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A Resume Guide

There’s no telling just how many resumes an employer might get in a day for a job. It’s the first impression you make to a prospective employer, and it only takes 10 to 15 seconds to determine if you will be called for an interview.

Top Resume Strategies

Go beyond the standard resume.

Here are four strategies to make your resume unique:

Brand yourself - Identify what makes you different from other applicants.

Identify your transferable skills - These skills are major selling points that set you apart. Most soft skills (skills that are difficult to quantify and are less tangible, such as problem solving and teamwork) are considered transferable skills. Some hard skills (skills that are able to be defined and measured, such as writing or mathematics) can fall into this category through specific classes a student has completed.

Highlight your accomplishments - Listing accomplishments give you credibility.

Use keywords effectively - Specific words used in your resume are critical to communicate your value to an organization.

Why have a GREAT Resume?

  • Grab the attention of employers and recruiters.
  • Sell your strongest skills and accomplishments.
  • Show why you are a potential match for a position or project.
  • Communicate your current capabilities and future potential.
  • It helps you take the next step in your career.
  • It gets you the interview!

Types of resumes


This type groups your work experience and skills by skill area or job function. This type is good to use to minimize gaps in employment history, while showcasing the work experience that is most important to your career objective. A functional resume works best for first-time job seekers or those changing careers.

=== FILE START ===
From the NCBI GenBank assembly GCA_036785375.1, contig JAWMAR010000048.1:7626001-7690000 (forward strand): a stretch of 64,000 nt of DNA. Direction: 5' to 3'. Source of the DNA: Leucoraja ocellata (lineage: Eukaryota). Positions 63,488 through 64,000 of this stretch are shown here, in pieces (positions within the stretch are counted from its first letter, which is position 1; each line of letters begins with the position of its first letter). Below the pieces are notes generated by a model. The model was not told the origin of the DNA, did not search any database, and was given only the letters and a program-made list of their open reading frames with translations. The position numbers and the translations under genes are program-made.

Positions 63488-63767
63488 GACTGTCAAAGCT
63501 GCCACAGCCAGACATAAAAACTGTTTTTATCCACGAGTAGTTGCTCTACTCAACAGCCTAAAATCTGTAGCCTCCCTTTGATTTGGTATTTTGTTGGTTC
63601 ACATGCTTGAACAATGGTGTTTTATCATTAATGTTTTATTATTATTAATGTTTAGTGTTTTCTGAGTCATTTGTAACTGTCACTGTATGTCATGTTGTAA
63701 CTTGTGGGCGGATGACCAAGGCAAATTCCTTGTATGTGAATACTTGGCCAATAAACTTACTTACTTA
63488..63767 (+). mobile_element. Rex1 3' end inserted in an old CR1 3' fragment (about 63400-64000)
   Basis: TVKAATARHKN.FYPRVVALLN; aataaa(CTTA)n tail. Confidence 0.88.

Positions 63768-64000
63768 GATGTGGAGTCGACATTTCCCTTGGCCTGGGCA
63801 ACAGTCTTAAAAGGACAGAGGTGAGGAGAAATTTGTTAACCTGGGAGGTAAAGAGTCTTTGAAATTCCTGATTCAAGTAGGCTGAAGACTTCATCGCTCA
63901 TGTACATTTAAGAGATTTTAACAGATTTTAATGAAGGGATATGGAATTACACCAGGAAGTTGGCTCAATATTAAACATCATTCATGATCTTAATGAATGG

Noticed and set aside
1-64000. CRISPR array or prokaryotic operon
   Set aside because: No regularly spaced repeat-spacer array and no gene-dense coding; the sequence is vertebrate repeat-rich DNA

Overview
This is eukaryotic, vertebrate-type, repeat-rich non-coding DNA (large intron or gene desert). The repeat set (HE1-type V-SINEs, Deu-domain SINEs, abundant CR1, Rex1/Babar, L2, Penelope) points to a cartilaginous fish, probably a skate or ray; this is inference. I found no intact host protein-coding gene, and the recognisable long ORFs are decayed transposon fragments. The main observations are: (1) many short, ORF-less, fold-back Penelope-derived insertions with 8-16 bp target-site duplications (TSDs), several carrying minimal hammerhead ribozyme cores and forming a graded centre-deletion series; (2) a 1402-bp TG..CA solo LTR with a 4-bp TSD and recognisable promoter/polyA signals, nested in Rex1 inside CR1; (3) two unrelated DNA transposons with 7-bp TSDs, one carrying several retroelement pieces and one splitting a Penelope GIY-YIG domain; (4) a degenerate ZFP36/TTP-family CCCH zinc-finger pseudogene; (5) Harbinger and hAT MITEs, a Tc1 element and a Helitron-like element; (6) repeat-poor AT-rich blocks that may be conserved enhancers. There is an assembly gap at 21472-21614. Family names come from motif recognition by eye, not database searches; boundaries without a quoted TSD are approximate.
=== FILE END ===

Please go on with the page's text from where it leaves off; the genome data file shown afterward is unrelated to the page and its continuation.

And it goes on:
The most common type of resume, it illustrates progress you have made toward your career objective through employment history. Your most recent work experiences are listed first, followed by the next most recent experience. It is best to use this type of resume if you have demonstrated experience within your desired career field.


A combination of the chronological and functional resumes, this type presents the knowledge, skills, and abilities gained from work in reverse chronological order. This format is best if you have a varied employment history or wish to include volunteer or internship experience.


Quick Tips

  • Keep the resume to one or two pages, no more.
  • Always include a cover letter with your resume. Tell the employer what makes you better suited for the job than your competition and how your skills can help the company succeed.
  • Proofread, and proofread again. Ask several people to proofread your resume and cover letter. Did you proofread?
  • Do not include personal information such as age, gender, marital status, race, height, and weight.
  • Use a professional e-mail; won’t cut it. If needed, create a new account just for this purpose.
  • No fancy fonts. Use an easy-to-read font such as Arial, Helvetica, Calibri or Georgia in 10 or 12 points, and don’t use scripts or underlining. Use bold or italics if you need to highlight important items.
  • Use a good quality, heavy bond paper in white or off-white with matching envelopes. Do not fold your resume and cover letter when mailing by snail mail.
  • Have a list of references ready, but make sure you have permission to use them.

Need some advice?

Follow these links for guidance on building a resume.

Purdue OWL Resume Workshop

GetMyFuture at CareerOneStop